"The names of twelve European authors to receive the first ever European Union Prize for Literature were announced today by the European Commission, the European Booksellers Federation (EBF), the European Writers' Council (EWC) and the Federation of European Publishers (FEP).... In recognition of his oeuvre and literary success Henning Mankell, the well-known and bestselling Swedish author, has accepted the role of Ambassador of the European Union Prize for Literature for this year." [links added by this blog]The idea, at the onset of this award, is for the prize to work as a medium of activation for European culture and to "highlight and promote the full diversity of European literature." After each European country has been honored at least once, the award is likely to be reduced to only a few authors, but from our point of view we definitely find the current process to be far more favorable. Very few books, in spite of their literary quality, span all cultures, so that a limited award necessarily involves national prejudices as to content, style and language.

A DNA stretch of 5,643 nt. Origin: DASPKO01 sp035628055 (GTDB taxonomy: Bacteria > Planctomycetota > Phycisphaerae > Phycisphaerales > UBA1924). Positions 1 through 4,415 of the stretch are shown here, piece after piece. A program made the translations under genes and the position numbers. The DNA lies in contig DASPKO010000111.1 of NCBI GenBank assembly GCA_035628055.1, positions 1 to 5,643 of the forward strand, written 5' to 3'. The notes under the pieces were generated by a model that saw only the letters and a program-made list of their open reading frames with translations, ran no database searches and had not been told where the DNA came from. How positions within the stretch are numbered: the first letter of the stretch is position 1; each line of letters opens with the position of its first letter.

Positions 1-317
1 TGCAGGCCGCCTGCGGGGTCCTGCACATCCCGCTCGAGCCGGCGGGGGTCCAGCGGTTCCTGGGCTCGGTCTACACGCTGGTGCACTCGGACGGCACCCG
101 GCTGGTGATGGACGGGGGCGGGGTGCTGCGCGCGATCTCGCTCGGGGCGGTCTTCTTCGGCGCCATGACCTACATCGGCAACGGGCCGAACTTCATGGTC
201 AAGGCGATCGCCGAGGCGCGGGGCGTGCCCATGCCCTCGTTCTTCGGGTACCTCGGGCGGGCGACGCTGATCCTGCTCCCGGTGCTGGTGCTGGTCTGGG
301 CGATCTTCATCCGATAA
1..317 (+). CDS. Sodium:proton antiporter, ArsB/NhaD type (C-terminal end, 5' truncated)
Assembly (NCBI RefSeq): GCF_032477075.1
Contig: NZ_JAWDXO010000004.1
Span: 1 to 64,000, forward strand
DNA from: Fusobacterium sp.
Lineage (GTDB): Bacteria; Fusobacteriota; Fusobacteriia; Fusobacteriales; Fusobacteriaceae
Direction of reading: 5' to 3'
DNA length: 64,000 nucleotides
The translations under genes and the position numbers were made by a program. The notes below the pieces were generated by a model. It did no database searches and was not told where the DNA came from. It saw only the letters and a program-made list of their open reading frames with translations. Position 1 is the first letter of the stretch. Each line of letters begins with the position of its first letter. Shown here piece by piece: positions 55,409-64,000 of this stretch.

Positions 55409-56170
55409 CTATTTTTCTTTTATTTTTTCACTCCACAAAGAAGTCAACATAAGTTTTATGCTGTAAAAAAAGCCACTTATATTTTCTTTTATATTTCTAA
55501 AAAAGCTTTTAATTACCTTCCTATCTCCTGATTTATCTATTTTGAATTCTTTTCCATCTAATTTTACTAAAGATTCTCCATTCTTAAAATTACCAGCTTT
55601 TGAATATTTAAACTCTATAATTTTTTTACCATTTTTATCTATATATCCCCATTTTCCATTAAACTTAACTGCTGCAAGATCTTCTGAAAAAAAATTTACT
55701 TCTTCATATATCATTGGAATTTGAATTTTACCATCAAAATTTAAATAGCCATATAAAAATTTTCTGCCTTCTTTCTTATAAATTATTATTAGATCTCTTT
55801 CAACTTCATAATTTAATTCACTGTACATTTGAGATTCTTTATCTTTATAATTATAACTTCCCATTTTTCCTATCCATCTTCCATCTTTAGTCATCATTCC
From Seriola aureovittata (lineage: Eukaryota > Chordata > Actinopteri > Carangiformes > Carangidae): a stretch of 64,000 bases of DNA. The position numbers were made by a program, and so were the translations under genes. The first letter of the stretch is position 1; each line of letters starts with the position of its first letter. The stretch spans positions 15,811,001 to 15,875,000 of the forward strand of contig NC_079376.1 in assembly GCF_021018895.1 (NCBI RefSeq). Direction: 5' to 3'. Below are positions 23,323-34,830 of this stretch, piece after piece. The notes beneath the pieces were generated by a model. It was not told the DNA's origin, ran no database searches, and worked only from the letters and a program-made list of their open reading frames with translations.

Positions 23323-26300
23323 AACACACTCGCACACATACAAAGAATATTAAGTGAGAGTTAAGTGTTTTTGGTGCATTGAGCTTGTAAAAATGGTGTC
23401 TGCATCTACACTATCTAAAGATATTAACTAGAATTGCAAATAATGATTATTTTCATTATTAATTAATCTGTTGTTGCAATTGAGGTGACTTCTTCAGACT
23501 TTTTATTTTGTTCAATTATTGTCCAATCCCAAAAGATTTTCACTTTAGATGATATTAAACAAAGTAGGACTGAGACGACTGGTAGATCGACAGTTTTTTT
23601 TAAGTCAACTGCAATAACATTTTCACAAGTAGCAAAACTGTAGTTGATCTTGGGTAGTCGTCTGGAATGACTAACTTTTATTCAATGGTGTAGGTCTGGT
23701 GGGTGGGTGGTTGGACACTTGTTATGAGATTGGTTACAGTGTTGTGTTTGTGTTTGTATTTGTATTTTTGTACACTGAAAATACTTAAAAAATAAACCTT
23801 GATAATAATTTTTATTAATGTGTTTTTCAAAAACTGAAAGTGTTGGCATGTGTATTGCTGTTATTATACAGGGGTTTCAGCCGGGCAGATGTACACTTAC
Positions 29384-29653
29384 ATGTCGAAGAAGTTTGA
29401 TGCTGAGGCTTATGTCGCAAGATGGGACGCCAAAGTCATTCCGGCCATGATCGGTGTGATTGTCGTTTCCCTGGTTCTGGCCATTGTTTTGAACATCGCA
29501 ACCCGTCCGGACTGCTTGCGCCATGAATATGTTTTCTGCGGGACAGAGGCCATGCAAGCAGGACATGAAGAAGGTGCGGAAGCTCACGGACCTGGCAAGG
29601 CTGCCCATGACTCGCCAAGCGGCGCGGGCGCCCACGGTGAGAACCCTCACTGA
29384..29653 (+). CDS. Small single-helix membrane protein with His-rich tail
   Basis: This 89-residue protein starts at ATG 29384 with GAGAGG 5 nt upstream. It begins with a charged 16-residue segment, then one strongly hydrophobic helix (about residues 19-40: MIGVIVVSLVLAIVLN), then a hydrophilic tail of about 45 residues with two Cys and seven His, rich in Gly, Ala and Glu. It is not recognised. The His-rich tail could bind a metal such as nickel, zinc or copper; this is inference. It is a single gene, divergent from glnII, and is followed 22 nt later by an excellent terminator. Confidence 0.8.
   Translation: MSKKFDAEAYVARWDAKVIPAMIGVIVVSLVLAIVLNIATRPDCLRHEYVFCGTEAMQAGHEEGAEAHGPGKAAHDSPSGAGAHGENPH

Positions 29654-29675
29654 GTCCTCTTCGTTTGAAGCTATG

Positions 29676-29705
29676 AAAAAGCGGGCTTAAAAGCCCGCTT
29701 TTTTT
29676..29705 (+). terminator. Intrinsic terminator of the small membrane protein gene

For example, a universally-acclaimed book - not eligible for this award -like the 1995 Der Vorleser (The Reader) by German law professor and judge Bernhard Schlink is very rare. It was the first German book ever to reach the top of the New York Times Best-Seller Lists and last year the book was even made into a very successful Hollywood movie - The Reader. But most fiction is limited by the audience of the nation in which the author is located.
This European literary award was presented at a gala ceremony in Brussels, Belgium, attended by ca. 800 dignitaries, including European Commission President Jose Manuel Barroso.
The works that received the prize are detailed at this .pdf.
Hat tip to Leigh Phillips at the EU Observer.